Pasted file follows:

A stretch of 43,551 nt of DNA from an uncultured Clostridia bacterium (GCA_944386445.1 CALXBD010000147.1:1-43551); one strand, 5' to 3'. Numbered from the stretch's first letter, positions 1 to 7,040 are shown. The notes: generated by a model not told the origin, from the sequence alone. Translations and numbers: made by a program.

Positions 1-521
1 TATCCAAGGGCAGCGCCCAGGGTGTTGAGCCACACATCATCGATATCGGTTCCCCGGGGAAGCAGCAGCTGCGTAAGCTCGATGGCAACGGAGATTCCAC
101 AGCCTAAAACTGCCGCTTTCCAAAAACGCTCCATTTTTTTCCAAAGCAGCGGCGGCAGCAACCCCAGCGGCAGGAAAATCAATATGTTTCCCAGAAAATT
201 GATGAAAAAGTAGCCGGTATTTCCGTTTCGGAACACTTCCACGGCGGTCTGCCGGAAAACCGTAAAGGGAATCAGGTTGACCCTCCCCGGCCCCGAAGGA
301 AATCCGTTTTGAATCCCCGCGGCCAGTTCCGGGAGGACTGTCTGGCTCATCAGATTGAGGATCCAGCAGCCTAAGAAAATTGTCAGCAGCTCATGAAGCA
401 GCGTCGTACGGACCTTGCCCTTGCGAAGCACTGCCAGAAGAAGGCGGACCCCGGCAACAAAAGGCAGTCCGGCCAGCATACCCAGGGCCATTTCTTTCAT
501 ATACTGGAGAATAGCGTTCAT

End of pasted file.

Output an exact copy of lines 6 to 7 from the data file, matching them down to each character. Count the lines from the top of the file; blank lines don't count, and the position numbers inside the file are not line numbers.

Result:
301 AATCCGTTTTGAATCCCCGCGGCCAGTTCCGGGAGGACTGTCTGGCTCATCAGATTGAGGATCCAGCAGCCTAAGAAAATTGTCAGCAGCTCATGAAGCA
401 GCGTCGTACGGACCTTGCCCTTGCGAAGCACTGCCAGAAGAAGGCGGACCCCGGCAACAAAAGGCAGTCCGGCCAGCATACCCAGGGCCATTTCTTTCAT